Breaking barriers for the blind

“I accepted my condition long ago, and that has made me able to make the best of life,”

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The Bulletin Newspaper

We often take the little things for granted. Something as seemingly insignificant as opening our eyes at the dawn of a new day and seeing our surroundings can go unthought of. The convenient act of running our eyes over the words on a page like this one, comprehending what is being communicated to us, is an ability that we rarely pause to consider. Yet there are many who go about their lives without the sense of sight.
Often, public institutions are not inclusive of the disabled. The relationship between libraries and the blind and/or visually impaired community is of particular interest. Within the TEKS area, the Secunda and eMbalenhle public libraries are leading the way in providing a more comprehensive service to this community.
Members of Kuthala Association for the Blind were recently invited to eMbalenhle Library for training in the use of document readers and computers for the blind. The equipment was donated by the South African Library for the blind, in association with Mzansi Libraries Online.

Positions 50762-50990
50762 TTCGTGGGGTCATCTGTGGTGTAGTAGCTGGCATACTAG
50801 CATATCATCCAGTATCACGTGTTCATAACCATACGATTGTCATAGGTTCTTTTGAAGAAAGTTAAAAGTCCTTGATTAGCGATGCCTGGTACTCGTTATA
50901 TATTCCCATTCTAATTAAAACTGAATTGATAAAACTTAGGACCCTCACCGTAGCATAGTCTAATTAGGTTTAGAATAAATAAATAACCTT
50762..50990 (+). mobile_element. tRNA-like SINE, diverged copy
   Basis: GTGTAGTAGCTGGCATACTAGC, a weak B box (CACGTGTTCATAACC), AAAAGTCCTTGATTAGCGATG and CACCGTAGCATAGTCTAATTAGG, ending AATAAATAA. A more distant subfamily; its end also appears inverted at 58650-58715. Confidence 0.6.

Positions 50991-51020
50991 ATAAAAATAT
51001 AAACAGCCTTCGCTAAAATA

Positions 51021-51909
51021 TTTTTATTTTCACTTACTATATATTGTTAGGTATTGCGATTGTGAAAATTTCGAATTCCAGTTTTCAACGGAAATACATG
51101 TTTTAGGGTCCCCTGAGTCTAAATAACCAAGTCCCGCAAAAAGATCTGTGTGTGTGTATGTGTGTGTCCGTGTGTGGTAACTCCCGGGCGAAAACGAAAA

Kuthala Association for the Blind was formed in 2012 by an initial four members. Presently, more than 50 members from Kinross, eMbalenhle and Leandra convene once a week to encourage one another, facilitate reading sessions and attend training programs.
Thabiso Maila, a member of the association, expressed gratitude for the document reader and computer that were donated. Having attended Thibiloha School for the Deaf and Blind, as well as studying an IT course at Lead Change Developments (an IT training facility for the blind and people living with disabilities), Maila is in an ideal position to train members of his community.
“I accepted my condition long ago, and that has made me able to make the best of life,” Maila said. Taking charge of his own fate and maintaining a proactive attitude towards his own education has made Maila a proficient computer user. Despite being unable to see for the past 10 years, he can keep up with his favourite newspapers, type his own documents and even finish a novel.
Thanks to institutions like the South African Library for the Blind, barriers for the visually impaired are well on their way to destruction.

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